admin:// paths for editing files you don't own.
This is conceptually similar to
sudoedit in that you run your editor as yourself and the file the editor sees is something it is allowed to edit. Attempting to open the file requires you to authenticate; this is not a magical way to circumvent usual security restrictions.
/path/to/filename must be an absolute path to the file, starting with
/. So there are three
/ characters after
Encodings and other stuff theoretically affected by editor configuration
The encoding of a file is not really affected by whether or not the editor you use is graphical. Some editors, like
vim, even can operate either graphically (the
gvim command) or non-graphically (the
vim command). The simple answer to your question about encodings is that you don't have to worry about that. That's close enough to the truth that you really don't have to read the rest of this answer.
In current (and past) Ubuntu releases, commands like
sudo nano and
sudo vim run those editors as root but have
$HOME still set to your home directory. This means the editors will, by default, use your configuration rather than root's configuration. If there's something in your configuration of those editors (or in a program they run to do some of their work, like
git) about encodings or line endings, it will be followed. With
sudo -H editor, that won't happen.
Some people use bare
sudo (i.e., without
-H) to editors because they want that. But really, you should think twice about this. Not only can you achieve that goal more cleanly with a method like
sudoedit, there are other disadvantages of commands like
sudo nano and
If your editor configuration causes something to be run, that gets run as root. For sophisticated editors like
vim, this can cause quite a bit of nontrivial code to run as root. As mentioned above, having less code run as root is generally good and this is one of the arguments against running graphical editors as root.
vim configuration has numerous plugins--for example, to perform static analysis on source code as you type it--and root's doesn't, less stuff runs as root with
sudo -H vim filename than
sudo vim filename. (Even less runs as root with
VISUAL=vim sudoedit filename, but your plugins still work!) This is separate from whether or not your editor is graphical.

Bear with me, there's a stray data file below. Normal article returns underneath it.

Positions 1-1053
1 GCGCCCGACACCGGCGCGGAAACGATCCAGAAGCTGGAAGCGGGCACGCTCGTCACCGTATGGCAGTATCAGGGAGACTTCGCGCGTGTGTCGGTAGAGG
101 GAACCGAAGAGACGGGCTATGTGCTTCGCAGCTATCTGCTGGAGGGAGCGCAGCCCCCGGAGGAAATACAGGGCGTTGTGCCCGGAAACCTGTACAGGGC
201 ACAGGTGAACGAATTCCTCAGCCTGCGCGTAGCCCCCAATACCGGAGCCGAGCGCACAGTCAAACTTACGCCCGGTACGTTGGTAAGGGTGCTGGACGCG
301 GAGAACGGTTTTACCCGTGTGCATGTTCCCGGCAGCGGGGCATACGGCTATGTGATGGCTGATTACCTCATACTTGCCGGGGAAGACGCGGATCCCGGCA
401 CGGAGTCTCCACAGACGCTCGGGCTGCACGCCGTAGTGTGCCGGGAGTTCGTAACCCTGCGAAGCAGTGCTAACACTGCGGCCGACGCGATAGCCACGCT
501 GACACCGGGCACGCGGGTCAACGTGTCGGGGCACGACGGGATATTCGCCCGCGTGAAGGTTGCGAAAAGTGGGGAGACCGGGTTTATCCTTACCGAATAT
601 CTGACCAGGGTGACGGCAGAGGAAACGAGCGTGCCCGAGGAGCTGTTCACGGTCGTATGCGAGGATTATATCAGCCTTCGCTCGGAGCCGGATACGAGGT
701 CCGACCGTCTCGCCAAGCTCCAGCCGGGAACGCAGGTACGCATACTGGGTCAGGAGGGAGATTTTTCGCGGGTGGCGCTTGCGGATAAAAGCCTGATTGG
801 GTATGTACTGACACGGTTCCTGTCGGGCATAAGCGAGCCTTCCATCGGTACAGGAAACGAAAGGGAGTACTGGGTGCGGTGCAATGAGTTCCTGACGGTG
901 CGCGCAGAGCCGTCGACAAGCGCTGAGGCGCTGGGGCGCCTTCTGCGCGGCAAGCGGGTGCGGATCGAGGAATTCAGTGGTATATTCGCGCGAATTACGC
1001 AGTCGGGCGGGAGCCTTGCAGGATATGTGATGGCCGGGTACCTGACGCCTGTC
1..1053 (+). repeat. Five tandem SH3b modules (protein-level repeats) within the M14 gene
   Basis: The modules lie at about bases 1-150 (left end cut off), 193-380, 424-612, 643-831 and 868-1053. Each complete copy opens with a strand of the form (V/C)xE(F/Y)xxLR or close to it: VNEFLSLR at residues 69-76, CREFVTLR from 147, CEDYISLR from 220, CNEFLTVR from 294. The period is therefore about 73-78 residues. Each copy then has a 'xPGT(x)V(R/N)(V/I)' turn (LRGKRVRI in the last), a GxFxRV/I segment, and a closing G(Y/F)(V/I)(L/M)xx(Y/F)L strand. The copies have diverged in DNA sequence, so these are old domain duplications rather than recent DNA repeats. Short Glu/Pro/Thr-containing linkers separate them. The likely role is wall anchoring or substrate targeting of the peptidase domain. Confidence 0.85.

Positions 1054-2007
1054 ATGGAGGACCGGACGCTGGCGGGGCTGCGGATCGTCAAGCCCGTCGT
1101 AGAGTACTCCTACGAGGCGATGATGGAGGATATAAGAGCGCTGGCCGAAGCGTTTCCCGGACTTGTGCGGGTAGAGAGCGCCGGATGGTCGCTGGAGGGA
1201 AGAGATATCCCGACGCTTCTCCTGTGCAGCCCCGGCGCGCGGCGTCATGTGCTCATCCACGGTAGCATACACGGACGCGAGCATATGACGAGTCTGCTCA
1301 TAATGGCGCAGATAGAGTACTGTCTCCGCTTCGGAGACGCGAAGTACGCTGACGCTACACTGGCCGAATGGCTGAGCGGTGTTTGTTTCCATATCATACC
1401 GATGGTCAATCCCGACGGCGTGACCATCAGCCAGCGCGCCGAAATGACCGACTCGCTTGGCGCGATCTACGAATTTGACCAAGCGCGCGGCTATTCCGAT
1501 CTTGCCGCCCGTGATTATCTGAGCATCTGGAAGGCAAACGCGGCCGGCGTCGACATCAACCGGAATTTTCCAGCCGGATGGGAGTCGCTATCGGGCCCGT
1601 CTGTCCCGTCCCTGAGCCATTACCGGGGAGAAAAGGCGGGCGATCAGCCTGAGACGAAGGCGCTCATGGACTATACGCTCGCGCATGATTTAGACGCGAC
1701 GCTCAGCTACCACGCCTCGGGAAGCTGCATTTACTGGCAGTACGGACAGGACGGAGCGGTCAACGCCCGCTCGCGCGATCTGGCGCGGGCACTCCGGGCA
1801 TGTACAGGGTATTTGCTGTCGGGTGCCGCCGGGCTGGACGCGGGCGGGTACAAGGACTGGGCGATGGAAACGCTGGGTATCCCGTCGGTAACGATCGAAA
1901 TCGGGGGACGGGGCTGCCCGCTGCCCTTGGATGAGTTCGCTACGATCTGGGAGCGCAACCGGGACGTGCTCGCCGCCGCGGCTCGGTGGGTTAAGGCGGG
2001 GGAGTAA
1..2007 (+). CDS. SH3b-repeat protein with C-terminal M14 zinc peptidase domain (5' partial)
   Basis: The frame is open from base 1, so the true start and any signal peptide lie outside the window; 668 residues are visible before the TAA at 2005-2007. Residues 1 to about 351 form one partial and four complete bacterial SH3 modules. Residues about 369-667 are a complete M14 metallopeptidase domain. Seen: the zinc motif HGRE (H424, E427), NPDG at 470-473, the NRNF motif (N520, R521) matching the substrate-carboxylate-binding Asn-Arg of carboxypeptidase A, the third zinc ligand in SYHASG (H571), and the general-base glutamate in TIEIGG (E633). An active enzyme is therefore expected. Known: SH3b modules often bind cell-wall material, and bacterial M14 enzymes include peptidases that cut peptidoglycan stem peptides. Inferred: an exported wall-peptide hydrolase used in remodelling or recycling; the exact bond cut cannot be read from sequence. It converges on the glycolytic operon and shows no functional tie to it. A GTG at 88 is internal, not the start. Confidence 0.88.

If your editor configuration is broken and keeps you from editing files easily, then fixing that may be even more of a hassle, since it applies to root, too. This is merely a hassle, not a difficult problem to solve.
sudo vim have a bit of the same problem as the (ill-advised!) command
sudo gedit. If you run an editor like
vim as root but without resetting
sudo -H and
sudo -i would do), and it creates configuration files for itself, those configuration files will reside in your home directory but they will be owned by root, and your configuration may be somewhat broken when you later run the editor as yourself.
Well, this sure sounds a lot like that problem! The reason it's less of a big deal than with graphical applications is that the editor usually still starts, the error messages are usually easier to understand, you can usually figure out what specific files are affected much more easily, and the breakage is typically confined to that one program. (Graphical programs use configuration files in more places.) Furthermore, unlike with graphical editors, users who only casually use a text editor and don't deliberately change its configuration are fairly unlikely to experience this problem.
Again, you can use your own user account's editor configuration while avoiding permissions problems by using
sudoedit or, from the desktop, starting the editor normally but accessing the file through an
Finally, note that the above-mentioned behavior of
-i is passed is actually planned to change in a future release of Ubuntu (as it already has, years ago, in most Unix-like operating systems that use
sudo). The behavior has already changed in Ubuntu 19.10, which is the development release as of this writing.